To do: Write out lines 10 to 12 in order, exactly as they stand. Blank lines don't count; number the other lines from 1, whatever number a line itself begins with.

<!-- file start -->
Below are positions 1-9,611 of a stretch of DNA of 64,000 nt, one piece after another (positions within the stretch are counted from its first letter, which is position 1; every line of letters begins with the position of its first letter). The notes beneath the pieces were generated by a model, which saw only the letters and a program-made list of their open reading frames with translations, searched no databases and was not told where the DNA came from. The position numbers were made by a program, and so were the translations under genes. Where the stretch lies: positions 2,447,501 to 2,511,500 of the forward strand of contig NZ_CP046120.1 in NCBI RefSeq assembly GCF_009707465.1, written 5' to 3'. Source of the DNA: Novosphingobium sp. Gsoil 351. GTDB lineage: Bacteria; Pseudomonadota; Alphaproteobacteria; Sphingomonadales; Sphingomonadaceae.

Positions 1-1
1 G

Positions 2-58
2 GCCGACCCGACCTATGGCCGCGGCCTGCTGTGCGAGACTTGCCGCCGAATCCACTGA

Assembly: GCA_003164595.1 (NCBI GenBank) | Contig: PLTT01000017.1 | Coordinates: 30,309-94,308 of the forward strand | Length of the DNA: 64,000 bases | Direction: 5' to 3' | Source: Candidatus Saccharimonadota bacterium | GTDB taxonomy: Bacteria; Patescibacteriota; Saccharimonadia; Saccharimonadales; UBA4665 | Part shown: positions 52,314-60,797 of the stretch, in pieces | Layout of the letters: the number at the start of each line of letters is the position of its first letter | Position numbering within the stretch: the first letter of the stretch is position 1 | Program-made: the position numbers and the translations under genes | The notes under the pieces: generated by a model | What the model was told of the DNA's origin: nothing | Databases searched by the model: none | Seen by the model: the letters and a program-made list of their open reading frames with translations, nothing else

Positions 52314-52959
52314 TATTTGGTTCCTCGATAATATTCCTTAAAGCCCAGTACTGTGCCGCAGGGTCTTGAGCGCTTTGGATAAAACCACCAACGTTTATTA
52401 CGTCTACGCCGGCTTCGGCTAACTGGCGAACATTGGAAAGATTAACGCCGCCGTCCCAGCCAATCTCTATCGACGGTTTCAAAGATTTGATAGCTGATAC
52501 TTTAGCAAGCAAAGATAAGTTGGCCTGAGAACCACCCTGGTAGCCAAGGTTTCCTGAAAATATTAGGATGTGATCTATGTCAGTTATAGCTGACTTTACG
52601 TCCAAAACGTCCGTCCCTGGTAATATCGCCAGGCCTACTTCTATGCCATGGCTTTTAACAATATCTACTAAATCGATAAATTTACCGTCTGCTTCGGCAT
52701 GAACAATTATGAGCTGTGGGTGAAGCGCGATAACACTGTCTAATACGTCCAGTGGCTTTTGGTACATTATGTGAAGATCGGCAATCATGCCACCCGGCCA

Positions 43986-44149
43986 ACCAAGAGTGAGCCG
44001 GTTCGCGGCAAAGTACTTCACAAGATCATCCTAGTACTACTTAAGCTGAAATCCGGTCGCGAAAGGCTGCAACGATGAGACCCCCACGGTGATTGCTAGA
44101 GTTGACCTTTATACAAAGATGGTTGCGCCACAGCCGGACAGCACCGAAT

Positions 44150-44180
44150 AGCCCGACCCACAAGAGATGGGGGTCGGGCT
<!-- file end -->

52501 TTTAGCAAGCAAAGATAAGTTGGCCTGAGAACCACCCTGGTAGCCAAGGTTTCCTGAAAATATTAGGATGTGATCTATGTCAGTTATAGCTGACTTTACG
52601 TCCAAAACGTCCGTCCCTGGTAATATCGCCAGGCCTACTTCTATGCCATGGCTTTTAACAATATCTACTAAATCGATAAATTTACCGTCTGCTTCGGCAT
52701 GAACAATTATGAGCTGTGGGTGAAGCGCGATAACACTGTCTAATACGTCCAGTGGCTTTTGGTACATTATGTGAAGATCGGCAATCATGCCACCCGGCCA